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Pharmacologic Strategies for the Prevention of Stroke in Patients With Atrial Fibrillation

  • Greg Flaker
  • Richard Weachter
Arrhythmia

Opinion statement

Stroke is a dreaded complication of atrial fibrillation. In the past, preventive therapy included aspirin and oral anticoagulation. Selected patients who are not suitable for oral anticoagulation may benefit from the addition of clopidogrel with aspirin. This combination, when compared with aspirin, offers a reduced risk of stroke at a cost of more major bleeding. We use this therapy in patients with atrial fibrillation who have unstable coronary syndromes or in patients who receive coronary artery stents who are not good candidates for “triple therapy” with aspirin, clopidogrel, and warfarin. The duration of therapy is tempered by many variables. In the case of coronary stents, we ask the interventionalist to consider a bare metal stent to shorten the duration of need for clopidogrel plus aspirin. After several months of combination therapy, we stop this therapy and begin warfarin therapy. Dabigatran is commercially available in the United States. In patients who have difficult to control International Normalized Ratio (INR) values or who do not wish to have regular coagulation monitoring, dabigatran offers a huge advantage. The benefit seems less if the INR is consistently within range. We are impressed with the superior reduction in stroke and systemic embolism with 150 mg of dabigatran twice daily compared to warfarin and also its low risk of intracranial hemorrhage. The results of clinical trials involving factor Xa agents are now being presented. How these agents fit into the marketplace remains to be seen but they will offer clinicians additional therapy for stroke prevention in atrial fibrillation.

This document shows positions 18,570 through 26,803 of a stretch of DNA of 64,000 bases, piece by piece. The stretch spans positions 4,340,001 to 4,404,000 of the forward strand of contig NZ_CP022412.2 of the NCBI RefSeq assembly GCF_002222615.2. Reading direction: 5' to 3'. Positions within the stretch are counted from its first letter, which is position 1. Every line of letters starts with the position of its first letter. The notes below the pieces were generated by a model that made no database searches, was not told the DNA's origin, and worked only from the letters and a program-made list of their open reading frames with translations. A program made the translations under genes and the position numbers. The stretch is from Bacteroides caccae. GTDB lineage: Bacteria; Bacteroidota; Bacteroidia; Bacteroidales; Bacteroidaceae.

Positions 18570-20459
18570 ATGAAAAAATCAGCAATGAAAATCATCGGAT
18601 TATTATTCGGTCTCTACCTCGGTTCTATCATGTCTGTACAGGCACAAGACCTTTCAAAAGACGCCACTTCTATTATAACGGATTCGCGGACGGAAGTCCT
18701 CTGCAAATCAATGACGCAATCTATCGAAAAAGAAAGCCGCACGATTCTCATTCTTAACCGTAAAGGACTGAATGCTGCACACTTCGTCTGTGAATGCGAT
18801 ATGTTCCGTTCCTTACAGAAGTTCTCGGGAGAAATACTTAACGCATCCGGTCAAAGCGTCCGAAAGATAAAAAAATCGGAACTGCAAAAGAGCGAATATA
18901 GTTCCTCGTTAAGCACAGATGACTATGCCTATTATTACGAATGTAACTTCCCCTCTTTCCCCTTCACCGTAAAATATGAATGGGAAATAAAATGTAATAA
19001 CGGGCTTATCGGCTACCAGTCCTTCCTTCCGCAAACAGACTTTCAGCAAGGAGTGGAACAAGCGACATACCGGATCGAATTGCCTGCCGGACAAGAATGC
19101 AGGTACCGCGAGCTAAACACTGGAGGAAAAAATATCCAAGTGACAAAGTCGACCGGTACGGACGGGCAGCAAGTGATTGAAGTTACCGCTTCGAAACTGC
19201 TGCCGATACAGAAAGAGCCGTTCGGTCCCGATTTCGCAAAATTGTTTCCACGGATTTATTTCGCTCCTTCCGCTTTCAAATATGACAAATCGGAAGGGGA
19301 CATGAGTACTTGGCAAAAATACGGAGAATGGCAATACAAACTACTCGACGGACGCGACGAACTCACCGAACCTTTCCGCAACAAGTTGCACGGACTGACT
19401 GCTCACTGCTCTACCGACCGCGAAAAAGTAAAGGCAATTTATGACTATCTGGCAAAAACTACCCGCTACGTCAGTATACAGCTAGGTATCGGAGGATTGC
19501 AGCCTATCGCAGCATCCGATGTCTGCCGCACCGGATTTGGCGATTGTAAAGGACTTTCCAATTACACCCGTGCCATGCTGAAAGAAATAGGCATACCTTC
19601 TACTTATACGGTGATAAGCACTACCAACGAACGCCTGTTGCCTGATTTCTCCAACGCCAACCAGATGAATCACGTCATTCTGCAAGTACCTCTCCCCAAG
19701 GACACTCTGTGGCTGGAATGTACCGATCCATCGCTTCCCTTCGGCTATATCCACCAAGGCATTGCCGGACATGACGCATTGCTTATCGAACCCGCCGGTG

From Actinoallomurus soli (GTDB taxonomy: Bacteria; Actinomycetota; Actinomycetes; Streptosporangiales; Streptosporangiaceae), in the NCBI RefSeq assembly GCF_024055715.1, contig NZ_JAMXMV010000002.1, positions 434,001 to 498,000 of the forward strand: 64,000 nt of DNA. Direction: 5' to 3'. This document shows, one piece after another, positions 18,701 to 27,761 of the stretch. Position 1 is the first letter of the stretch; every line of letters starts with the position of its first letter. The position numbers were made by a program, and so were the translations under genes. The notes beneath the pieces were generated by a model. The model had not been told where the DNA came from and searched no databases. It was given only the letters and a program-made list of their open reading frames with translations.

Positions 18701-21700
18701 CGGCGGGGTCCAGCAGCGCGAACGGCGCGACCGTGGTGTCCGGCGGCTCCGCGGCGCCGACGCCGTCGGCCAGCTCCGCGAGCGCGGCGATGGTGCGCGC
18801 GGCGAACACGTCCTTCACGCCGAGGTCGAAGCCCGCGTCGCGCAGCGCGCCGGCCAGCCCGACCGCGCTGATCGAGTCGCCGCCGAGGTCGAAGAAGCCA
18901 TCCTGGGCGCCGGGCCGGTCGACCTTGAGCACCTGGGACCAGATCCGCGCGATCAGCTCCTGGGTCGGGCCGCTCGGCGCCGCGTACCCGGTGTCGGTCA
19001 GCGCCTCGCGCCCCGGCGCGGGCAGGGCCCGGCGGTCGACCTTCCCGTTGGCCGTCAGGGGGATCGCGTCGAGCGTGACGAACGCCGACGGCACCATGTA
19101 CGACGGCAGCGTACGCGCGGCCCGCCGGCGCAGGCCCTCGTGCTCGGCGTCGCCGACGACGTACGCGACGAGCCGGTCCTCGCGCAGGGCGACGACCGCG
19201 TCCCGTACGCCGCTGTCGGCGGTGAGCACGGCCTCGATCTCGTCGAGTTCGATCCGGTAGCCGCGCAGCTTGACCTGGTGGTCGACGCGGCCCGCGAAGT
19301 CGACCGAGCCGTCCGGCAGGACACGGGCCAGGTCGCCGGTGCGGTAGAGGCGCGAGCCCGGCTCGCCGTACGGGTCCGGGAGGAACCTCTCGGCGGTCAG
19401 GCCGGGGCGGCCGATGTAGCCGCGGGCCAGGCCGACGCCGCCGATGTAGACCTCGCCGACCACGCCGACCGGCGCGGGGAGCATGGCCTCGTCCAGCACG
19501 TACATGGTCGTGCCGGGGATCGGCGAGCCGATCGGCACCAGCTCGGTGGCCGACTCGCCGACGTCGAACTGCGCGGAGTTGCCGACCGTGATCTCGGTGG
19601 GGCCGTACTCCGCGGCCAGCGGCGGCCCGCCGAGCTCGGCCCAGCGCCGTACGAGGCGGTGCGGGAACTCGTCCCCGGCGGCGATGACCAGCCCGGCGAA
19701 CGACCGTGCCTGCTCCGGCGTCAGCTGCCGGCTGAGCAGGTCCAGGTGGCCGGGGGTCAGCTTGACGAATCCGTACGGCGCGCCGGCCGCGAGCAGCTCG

Keywords

Atrial Fibrillation Warfarin Clopidogrel International Normalize Ratio Dabigatran 
These keywords were added by machine and not by the authors. This process is experimental and the keywords may be updated as the learning algorithm improves.

Notes

Disclosure

G. Flaker has received consulting fees from Sanofi Aventis and Bristol-Myers Squibb. He has received support for travel to meetings from Boehringer Ingelheim and Bristol-Myers Squibb, and his institution has received grant money from Boehringer Ingelheim and Bristol-Myers Squibb. R. Weachter reports no potential conflict of interest relevant to this article.

References and Recommended Reading

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Copyright information

© Springer Science+Business Media, LLC 2011

Authors and Affiliations

  1. 1.Division of Cardiovascular MedicineUniversity of Missouri-ColumbiaColumbiaUSA

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